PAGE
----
E-Edition

Commission considers grab-bag of issues

Commission considers grab-bag of issues

By James Tilson

Staff writer

Oct. 6, 2017

 

MANTI — The Sanpete County Commission had a busy meeting last Tuesday, Sept. 5 and considered a number of issues, including changing the speed limit on Six Mile Canyon Road, a request to set up food booths at the fairgrounds during the Mormon Miracle Pageant, and a public hearing to consider adoption of an ordinance vacating several class D roads.

Residents living on Six Mile Canyon Road had complained to the commission for more than a year that ATV and off-road vehicles had been speeding up and down the road, creating safety and dust hazards.

A traffic study found that the road had several blind turns, hidden driveways and other traffic concerns meriting a change to the speed limit. The new speed limit should be no more than 20 miles per hour, according to the study.

Kevin Christensen, director of economic development, told the commission the Manti-LaSal National Forest supported the speed limit change, and Palisade State Park was willing to post signs at the boundary of the park to advise drivers of the speed limit.

The commission approved posting of new speed-limit signs on Six Mile Canyon Road.

Doug Christiansen approached the commission regarding using the Fairgrounds to set up food vendors for the Mormon Miracle Pageant. Christiansen gave the Commission a little of the history surrounding the “food court” that operated in conjunction with the pageant for many years.

It was located on 100 East, about a block away from the temple grounds. It was run by a committee of volunteers and was very popular.

According to Christiansen, several years ago, Manti City took over the supervision of food vendors, and, he said, communication between the city and the vendors had suffered. Christiansen claimed that the quality of vendors also suffered.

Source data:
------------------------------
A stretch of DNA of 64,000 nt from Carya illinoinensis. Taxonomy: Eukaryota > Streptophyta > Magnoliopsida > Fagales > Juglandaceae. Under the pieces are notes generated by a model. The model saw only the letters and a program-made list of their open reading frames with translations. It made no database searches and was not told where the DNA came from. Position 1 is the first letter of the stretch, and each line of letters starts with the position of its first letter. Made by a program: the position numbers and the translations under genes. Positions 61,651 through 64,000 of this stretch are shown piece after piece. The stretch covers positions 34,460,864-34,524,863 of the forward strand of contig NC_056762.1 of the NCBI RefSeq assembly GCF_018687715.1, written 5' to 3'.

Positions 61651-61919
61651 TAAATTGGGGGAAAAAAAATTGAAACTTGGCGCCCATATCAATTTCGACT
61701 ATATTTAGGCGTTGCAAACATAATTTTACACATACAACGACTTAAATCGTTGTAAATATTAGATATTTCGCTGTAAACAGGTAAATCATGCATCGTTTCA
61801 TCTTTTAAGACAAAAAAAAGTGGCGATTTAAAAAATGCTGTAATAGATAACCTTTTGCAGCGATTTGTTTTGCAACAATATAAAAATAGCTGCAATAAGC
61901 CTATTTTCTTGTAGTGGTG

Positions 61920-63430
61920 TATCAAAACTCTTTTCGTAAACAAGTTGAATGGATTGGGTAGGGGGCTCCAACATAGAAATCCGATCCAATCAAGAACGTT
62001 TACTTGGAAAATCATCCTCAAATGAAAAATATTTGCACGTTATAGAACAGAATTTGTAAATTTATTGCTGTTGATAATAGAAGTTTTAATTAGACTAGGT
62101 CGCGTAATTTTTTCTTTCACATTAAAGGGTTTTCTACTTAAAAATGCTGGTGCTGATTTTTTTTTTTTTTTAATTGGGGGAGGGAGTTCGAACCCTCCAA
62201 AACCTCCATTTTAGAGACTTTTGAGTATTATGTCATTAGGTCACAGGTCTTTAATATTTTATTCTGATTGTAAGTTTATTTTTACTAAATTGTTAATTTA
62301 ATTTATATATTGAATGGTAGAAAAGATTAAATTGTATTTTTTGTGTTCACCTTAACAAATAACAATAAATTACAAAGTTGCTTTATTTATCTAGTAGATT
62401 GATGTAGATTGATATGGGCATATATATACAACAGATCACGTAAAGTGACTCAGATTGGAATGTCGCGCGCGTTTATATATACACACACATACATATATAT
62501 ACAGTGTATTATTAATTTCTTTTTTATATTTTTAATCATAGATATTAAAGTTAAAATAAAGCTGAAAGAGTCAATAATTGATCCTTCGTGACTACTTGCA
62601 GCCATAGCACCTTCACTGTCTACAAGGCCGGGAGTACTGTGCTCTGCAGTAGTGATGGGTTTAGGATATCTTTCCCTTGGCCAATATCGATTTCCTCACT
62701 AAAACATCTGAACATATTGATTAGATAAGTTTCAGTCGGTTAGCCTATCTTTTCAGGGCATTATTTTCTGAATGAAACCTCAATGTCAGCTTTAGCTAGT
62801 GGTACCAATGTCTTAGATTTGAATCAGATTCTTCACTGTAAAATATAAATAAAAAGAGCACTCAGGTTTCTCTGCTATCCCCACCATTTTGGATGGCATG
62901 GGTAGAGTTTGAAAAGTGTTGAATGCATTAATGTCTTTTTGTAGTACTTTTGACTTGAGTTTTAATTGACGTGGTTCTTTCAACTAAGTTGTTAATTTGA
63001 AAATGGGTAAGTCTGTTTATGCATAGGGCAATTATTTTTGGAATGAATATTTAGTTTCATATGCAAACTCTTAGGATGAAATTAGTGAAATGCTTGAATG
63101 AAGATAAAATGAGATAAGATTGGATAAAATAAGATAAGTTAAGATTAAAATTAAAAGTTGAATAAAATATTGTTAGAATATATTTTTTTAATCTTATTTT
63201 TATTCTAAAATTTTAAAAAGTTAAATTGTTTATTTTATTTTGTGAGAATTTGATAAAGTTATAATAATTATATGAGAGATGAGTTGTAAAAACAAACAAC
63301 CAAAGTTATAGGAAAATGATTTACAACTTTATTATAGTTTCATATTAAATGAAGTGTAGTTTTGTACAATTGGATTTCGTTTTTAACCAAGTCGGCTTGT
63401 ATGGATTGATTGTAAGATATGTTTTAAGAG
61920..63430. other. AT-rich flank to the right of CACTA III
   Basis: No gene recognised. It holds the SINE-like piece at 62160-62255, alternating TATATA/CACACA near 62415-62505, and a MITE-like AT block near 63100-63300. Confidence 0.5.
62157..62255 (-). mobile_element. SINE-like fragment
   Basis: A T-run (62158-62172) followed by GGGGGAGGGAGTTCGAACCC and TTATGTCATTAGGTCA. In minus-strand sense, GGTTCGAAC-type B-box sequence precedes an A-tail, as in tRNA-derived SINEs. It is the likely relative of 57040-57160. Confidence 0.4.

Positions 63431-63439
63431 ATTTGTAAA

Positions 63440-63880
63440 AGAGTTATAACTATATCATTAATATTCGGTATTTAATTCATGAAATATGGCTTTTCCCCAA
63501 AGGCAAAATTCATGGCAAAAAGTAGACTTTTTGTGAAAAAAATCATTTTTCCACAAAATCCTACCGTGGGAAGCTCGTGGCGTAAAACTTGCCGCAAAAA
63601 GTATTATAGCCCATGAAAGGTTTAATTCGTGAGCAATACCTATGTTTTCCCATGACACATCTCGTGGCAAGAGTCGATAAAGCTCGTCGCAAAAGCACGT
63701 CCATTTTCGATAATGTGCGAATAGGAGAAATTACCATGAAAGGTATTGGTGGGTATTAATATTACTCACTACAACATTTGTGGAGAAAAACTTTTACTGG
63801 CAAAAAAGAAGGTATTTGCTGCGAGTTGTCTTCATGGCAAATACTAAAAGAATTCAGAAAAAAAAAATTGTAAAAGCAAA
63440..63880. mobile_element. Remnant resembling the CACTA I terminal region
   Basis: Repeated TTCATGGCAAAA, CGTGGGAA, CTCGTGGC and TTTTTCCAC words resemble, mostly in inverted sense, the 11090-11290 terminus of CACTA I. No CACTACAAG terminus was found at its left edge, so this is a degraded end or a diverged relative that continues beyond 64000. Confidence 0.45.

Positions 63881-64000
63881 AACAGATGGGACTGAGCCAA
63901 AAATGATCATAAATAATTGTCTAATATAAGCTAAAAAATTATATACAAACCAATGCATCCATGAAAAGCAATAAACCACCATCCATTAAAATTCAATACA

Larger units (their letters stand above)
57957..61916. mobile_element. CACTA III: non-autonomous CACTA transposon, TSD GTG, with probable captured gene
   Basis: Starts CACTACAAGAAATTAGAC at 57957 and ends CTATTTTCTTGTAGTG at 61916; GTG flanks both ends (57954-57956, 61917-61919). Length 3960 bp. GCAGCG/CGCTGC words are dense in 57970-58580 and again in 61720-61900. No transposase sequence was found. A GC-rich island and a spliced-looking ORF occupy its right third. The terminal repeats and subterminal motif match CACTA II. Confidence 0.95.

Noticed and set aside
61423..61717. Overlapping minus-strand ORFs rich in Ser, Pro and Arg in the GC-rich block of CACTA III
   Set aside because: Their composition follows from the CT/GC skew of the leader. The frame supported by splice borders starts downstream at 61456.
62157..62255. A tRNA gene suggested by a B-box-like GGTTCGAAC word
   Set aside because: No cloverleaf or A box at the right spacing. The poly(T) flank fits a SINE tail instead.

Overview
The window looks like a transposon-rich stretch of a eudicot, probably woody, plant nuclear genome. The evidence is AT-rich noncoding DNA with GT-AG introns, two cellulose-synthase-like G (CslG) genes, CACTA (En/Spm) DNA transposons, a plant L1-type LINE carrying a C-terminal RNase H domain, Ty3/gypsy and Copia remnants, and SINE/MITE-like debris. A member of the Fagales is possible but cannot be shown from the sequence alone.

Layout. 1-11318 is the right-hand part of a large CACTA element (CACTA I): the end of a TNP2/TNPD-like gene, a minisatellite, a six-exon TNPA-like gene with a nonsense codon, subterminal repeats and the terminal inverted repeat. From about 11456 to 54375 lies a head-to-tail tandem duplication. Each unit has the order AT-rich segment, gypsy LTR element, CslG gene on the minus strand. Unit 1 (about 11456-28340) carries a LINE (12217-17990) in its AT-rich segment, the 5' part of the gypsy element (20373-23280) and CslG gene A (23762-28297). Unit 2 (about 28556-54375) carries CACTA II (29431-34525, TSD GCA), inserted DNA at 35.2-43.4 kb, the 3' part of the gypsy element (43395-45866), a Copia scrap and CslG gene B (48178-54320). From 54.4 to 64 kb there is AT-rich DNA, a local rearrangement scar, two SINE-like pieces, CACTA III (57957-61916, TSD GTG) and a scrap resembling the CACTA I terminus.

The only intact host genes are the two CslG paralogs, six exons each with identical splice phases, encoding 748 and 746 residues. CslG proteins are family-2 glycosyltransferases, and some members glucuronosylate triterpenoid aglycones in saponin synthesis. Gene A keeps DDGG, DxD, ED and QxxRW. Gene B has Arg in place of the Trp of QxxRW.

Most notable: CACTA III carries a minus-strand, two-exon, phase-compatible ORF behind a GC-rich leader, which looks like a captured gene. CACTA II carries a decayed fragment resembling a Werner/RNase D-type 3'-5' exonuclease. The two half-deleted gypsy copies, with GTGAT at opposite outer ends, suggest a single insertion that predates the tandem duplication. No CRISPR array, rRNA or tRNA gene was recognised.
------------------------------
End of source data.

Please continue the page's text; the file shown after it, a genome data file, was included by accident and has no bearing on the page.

He told the Commission that two years ago, the food court had several empty spaces. And there were three vendors all selling cotton candy.

This year, after the old location was sold, the food court was moved behind the Old Historic Manti City Hall. Christiansen said that vendors told him that sales were down 30- 50 percent

Christiansen said he had asked Mike Bennett, chair of the fair board, if the fairgrounds could be used to set up food vendors. Although Bennett said yes, the agreement fell through. This led Christiansen to ask the commission for permission to set up the food vendors there next year.

Commission Chairwoman Claudia Jarrett told Christiansen that the commission would refer this matter to the Fairboard, through Commissioner Steve Lund. The operation of the fair and use of the fairgrounds were under their authority and should go there first, she said.

The public hearing to consider adoption of an ordinance to vacate a number of class D roads was part of a multi-year project to update and modernize the county transportation network map dating back to 1976.

According to Sanpete County Attorney Brody Kiesel, maintaining a county transportation system map is mandated by state statute, and the Sanpete County map is badly in need of updating. As part of that process, the commission has the authority to “vacate” the designation of certain roads as class D roads.

To “vacate” a road means that the county “vacates all rights, title, easements… whatsoever” to the road, and the county will not list the road as part of the public transportation system.

Kiesel said because private citizens may have an issue with the vacation of a road (or support the change), the public hearing was held to give them a forum for expressing their opinions. Kiesel noted that this hearing was not the end of the process, but only a step in a process that has a long way to go.